Disabled Anchorage veteran's plight draws plea for help
As an Anchorage veteran who lost his legs waits for assistance with access to his home, VA leaders in Alaska say the system is trying to help.
"The Air Force was good to me," said Richard Keith. "I got to see parts of the world and got a chance to meet my wife."
Richard Keith spent most of his life serving our country.
"I served quite a bit: a year in Vietnam, most of the time I was in Japan, and then I ended up here and I didn't want to leave here," Keith said. "But they ended up putting me in New Mexico and I said OK; I put my paperwork in and my wife said, 'Let's go back to Alaska.' (I) came right back up, got a job with the Air Force again, only this time as a civilian."
Keith and his wife Taki lived in their home together until her death.
"We were married for 51 years and she passed away four years ago, so I've been by myself ever since," said Keith.
After her death, Richard lost his right leg to diabetes. Just a year ago, he lost the other leg.
"The doc saw it and he said gangrene and he said, 'You have 10 days to make up your mind; if not, it's going to kill you,' so they took off the other leg," Keith said.
During this hard time, Keith's neighbor Wes Bascom helped him build a temporary ramp. But now that winter has hit, he is facing another obstacle: just getting to his front door.
"When I rolled in I looked at that and said, 'Oh boy, let's see if I can get up this thing,'" Keith said. "So I got about the first part was steep and then I could grip it; I hit some slick spot and down I went. He and his wife saw me and here they come; he lifted me up and took me inside the house."
His neighbors worry the next time could be worse.
"My concern is Richard falling again," Bascom said. "He's lost both legs now and he definitely can't be handling those falls. If I could do anything for Richard I will. I would build him a new ramp, but finances I just can't cut it. If he doesn't get into housing he needs a ramp; that is the absolute things that needs to be done right."
For now Keith sits in his chair and waits for a new ramp from the VA, or housing that is more wheelchair-friendly.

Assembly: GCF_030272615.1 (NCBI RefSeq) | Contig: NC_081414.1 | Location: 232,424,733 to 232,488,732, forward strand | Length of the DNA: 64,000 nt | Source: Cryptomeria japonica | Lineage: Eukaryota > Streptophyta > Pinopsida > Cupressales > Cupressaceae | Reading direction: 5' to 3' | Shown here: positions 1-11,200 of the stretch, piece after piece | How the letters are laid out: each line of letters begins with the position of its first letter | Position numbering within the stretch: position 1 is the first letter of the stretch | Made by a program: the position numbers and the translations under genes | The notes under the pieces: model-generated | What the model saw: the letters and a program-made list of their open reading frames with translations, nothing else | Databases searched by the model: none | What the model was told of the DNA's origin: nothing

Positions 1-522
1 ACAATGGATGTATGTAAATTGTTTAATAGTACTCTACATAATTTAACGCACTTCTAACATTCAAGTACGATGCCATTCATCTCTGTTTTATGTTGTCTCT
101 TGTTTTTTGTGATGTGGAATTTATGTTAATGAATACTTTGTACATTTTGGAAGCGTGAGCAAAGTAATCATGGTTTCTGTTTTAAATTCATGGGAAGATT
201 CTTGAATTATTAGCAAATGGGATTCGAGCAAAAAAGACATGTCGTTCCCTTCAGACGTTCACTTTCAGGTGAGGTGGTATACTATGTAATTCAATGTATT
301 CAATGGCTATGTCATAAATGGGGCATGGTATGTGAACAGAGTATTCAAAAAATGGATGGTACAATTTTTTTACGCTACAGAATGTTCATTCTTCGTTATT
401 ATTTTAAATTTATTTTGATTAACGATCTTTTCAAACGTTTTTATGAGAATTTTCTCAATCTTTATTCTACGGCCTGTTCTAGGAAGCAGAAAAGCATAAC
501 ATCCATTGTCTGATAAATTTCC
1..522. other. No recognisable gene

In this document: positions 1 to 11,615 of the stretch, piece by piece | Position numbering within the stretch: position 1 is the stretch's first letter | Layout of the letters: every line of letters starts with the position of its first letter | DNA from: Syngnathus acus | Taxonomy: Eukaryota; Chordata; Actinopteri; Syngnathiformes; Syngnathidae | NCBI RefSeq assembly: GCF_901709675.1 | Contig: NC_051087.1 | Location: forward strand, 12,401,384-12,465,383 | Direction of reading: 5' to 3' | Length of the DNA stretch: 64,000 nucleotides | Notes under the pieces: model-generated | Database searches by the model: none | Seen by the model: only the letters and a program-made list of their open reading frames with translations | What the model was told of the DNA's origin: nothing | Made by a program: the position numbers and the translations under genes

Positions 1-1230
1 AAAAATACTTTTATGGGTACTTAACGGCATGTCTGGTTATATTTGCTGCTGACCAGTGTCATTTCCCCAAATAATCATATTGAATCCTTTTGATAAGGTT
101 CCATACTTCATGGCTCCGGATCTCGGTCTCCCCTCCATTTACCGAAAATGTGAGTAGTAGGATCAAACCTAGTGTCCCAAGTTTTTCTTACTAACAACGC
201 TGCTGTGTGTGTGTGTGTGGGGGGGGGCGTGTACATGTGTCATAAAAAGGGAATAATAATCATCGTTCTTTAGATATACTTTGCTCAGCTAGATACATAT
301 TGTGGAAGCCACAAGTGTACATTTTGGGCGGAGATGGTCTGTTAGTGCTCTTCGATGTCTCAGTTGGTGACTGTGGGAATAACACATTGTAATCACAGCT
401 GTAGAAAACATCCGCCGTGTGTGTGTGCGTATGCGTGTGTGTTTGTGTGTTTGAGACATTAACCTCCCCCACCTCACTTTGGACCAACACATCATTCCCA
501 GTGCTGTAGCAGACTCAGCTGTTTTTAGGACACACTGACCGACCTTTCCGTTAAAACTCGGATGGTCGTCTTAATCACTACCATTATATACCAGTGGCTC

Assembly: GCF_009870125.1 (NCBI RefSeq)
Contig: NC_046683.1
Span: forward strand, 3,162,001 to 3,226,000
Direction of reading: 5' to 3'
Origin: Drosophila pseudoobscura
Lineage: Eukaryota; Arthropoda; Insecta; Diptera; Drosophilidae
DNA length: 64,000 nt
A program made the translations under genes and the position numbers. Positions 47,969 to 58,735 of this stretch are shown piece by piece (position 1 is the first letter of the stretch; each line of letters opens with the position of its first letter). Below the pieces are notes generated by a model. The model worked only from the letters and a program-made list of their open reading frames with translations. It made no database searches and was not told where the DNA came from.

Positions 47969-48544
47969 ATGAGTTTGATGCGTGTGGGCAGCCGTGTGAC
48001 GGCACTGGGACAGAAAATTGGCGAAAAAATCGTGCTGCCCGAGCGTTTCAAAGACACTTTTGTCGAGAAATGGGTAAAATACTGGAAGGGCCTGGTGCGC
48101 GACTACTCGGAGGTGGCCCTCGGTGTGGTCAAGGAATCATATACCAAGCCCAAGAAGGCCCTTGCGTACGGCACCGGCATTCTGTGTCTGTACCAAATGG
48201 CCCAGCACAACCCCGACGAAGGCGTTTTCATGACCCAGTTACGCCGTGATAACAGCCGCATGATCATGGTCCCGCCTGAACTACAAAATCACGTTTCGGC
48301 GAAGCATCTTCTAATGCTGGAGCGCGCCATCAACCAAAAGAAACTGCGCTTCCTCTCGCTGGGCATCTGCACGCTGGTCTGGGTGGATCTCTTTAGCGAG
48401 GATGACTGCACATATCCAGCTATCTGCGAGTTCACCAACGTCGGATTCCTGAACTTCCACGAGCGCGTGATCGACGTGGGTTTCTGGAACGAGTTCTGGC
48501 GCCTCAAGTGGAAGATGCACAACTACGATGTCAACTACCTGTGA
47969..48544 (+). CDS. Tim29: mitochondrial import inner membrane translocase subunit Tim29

"I'm trying to get out of here and find a decent place to live," Keith said. "It used to be I could keep up with it, I could nail things together and hammer and all that good stuff, but now I can't do it. If it probably wasn't for him I would be in a lot of trouble; I have good neighbors."
Keith is thankful for his community, but Bascom says they can't do enough to thank him.
"He's a Vietnam vet -- he served our country," Bascom said. "He did for us what we and what I couldn't do and he's a good man. He's a value to our community so I care about Richard, my wife does and our neighborhood does."
For now, Keith has more issues than he can handle but says he does the best he can.
There are many veterans facing some of the same problems Keith faces and the Alaska VA is working to help. VA officials say it's a lengthy process, but they're readying a one-stop shop for those in need.
"That is an office where any veterans can call, email or walk in during our business hours and afterward for emails and we will try to get them the services or information to navigate the system," said Timothy Ballard, the Alaska VA's director. "We realize this system sucks and we are doing what we can to improve the process."
VA staff say it's a new era. The agency is trying to do more outreach programs this year.
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